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In June 2013 we visited Russia.  Before that we had a couple of weeks in the UK while our frequent travel companions Craig and Sonia, together with Sonia's two Russian speaking cousins and their partners and two other couples, travelled from Beijing by the trans-Siberian railway.  We all met up in Moscow and a day later joined our cruise ship.  The tour provided another three guided days in Moscow before setting off for a cruise along the Volga-Baltic Waterway to St Petersburg; through some 19 locks and across some very impressive lakes.

Russia Cruise - Leaving a Lock

This river cruise was most interesting from a technical and geographical point of view.

Relatively flat countryside and many rivers and streams have allowed engineers to construct elaborate canal and lock systems across Europe and it is possible in summer to travel by boat or barge from the Baltic to the black sea and the Mediterranean; across Poland into France and Germany and connected countries; and even across the English Chanel.  In the north many of these waterways are frozen in winter but as we saw, they constitute a significant commercial asset for moving bulk materials and very large industrial components; in addition to tourist cruise ships. 

 

Russia Cruise - Commercial Traffic

 

In Russia (as in North America) the differing levels in large freshwater lakes also provides a significant hydroelectric power resource. 

 

Hydro Power

 The Hydroelectric Powerstation at Uglich

 

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Travel

South Korea & China

March 2016

 

 

South Korea

 

 

I hadn't written up our trip to South Korea (in March 2016) but Google Pictures gratuitously put an album together from my Cloud library so I was motivated to add a few words and put it up on my Website.  Normally I would use selected images to illustrate observations about a place visited.  This is the other way about, with a lot of images that I may not have otherwise chosen.  It requires you to go to the link below if you want to see pictures. You may find some of the images interesting and want to by-pass others quickly. Your choice. In addition to the album, Google generated a short movie in an 8mm style - complete with dust flecks. You can see this by clicking the last frame, at the bottom of the album.

A few days in Seoul were followed by travels around the country, helpfully illustrated in the album by Google generated maps: a picture is worth a thousand words; ending back in Seoul before spending a few days in China on the way home to OZ. 

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Fiction, Recollections & News

The Royal Wedding

 

 

 


It often surprises our international interlocutors, for example in Romania, Russia or Germany, that Australia is a monarchy.  More surprisingly, that our Monarch is not the privileged descendent of an early Australian squatter or more typically a medieval warlord but Queen Elizabeth of Great Britain and Northern Island - who I suppose could qualify as the latter.

Thus unlike those ex-colonial Americans, British Royal weddings are not just about celebrity.  To Australians, Canadians and New Zealanders, in addition to several smaller Commonwealth countries, they have a bearing our shared Monarchy.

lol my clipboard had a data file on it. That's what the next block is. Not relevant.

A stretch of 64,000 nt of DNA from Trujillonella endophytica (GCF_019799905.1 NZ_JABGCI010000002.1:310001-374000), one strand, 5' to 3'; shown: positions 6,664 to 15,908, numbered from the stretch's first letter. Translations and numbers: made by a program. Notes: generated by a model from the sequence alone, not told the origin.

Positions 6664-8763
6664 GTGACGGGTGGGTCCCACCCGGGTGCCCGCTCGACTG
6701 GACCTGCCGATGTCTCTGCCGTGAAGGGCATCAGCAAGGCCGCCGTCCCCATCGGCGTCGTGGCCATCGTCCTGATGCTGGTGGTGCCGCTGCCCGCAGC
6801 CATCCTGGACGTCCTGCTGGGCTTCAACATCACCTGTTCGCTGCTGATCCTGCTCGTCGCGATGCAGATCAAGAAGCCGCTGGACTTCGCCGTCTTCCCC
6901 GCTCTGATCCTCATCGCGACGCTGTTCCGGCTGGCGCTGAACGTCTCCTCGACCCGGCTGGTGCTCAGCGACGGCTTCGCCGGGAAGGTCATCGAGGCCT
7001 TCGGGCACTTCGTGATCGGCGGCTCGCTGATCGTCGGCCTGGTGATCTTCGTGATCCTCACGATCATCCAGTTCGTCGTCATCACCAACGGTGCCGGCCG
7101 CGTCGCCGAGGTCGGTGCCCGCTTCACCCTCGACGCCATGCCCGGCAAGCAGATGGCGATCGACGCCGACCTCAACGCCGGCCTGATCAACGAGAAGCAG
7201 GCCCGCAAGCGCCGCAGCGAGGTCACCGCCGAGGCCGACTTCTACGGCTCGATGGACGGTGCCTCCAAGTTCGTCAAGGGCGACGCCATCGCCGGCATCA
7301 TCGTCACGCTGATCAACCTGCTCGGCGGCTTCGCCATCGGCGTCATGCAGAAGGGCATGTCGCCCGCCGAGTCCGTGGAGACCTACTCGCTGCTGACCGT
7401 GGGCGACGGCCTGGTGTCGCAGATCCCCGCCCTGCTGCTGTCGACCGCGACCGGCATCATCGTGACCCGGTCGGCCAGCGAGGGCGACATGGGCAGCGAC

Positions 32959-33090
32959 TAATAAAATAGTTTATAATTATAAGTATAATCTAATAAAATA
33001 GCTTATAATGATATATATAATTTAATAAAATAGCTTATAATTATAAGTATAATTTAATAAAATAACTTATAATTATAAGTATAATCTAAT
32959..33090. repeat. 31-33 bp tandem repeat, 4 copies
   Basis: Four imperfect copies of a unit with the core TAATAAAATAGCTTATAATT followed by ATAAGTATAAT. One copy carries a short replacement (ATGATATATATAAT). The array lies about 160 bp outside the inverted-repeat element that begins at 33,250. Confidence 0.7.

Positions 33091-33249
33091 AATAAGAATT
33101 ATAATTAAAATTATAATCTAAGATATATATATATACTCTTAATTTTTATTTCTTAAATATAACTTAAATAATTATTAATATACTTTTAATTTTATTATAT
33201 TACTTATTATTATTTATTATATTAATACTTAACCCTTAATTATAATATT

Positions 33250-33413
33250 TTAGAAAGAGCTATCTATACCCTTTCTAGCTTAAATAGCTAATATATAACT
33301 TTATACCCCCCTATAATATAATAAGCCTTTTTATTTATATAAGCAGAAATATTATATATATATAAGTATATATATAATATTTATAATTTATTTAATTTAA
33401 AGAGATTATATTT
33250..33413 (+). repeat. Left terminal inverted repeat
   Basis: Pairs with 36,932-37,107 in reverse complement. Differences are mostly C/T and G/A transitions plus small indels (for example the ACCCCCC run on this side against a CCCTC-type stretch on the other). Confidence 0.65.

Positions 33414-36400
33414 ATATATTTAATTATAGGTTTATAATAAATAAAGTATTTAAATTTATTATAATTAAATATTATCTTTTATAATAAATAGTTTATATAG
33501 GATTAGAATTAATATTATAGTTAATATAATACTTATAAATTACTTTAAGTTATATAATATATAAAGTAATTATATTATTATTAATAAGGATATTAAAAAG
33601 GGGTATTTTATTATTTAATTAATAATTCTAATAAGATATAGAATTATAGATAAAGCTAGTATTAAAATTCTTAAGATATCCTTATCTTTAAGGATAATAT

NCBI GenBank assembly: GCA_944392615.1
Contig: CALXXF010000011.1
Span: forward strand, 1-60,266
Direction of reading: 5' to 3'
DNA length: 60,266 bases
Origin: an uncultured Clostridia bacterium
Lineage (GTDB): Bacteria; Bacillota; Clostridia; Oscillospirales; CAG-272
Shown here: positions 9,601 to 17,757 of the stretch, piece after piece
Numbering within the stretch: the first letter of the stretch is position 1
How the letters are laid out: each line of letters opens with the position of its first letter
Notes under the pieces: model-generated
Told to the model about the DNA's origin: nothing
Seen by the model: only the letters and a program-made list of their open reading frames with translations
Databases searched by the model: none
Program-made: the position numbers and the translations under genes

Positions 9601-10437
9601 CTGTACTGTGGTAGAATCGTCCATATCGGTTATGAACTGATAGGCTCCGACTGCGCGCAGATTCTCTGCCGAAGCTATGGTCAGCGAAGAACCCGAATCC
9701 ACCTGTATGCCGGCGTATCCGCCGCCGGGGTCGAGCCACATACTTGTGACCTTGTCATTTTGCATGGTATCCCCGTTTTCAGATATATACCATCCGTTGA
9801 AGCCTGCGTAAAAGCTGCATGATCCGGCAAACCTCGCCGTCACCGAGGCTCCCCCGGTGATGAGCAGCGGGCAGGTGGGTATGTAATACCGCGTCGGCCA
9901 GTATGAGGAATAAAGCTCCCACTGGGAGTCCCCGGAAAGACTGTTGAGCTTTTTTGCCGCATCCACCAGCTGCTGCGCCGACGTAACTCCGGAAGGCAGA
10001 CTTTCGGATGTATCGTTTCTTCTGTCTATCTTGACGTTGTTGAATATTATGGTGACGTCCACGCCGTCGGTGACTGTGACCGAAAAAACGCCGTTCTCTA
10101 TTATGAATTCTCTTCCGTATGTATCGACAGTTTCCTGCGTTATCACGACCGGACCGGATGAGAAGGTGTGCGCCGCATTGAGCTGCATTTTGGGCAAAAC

Yet in Australia, except for occasional visits and the endorsement of our choice of viceroys, matters royal are mainly the preoccupation of the readers of women's magazines.

That women's magazines enjoy almost exclusive monopoly of this element of the National culture is rather strange in these days of gender equality.  There's nary a mention in the men's magazines.  Scan them as I might at the barber's or when browsing a newsstand - few protagonists who are not engaged in sport; modifying equipment or buildings; or exposing their breasts; get a look in. 

But a Royal wedding hypes things up, so there is collateral involvement.  Husbands and partners are drawn in.

Read more: The Royal Wedding

Opinions and Philosophy

Bertrand Russell

 

 

 

Bertrand Russell (Bertrand Arthur William Russell, 3rd Earl Russell, OM, FRS (18 May 1872 – 2 February 1970)) has been a major influence on my life.  I asked for and was given a copy of his collected Basic Writings of Bertrand Russell for my 21st birthday and although I never agreed entirely with every one of his opinions I have always respected them.

In 1950 Russell won the Nobel Prize in literature but remained a controversial figure.  He was responsible for the Russell–Einstein Manifesto in 1955. The signatories included Albert Einstein, just before his death, and ten other eminent intellectuals and scientists. They warned of the dangers of nuclear weapons and called on governments to find alternative ways of resolving conflict.   Russell went on to become the first president of the campaign for nuclear disarmament (CND) and subsequently organised opposition to the Vietnam War. He could be seen in 50's news-reels at the head of CND demonstrations with his long divorced second wife Dora, for which he was jailed again at the age of 89.  

In 1958 Gerald Holtom, created a logo for the movement by stylising, superimposing and circling the semaphore letters ND.

Some four years earlier I'd gained my semaphore badge in the Cubs, so like many children of my vintage, I already knew that:  = N(uclear)   = D(isarmament)

The logo soon became ubiquitous, graphitied onto walls and pavements, and widely used as a peace symbol in the 60s and 70s, particularly in hippie communes and crudely painted on VW camper-vans.

 

 (otherwise known as the phallic Mercedes).

 

Read more: Bertrand Russell

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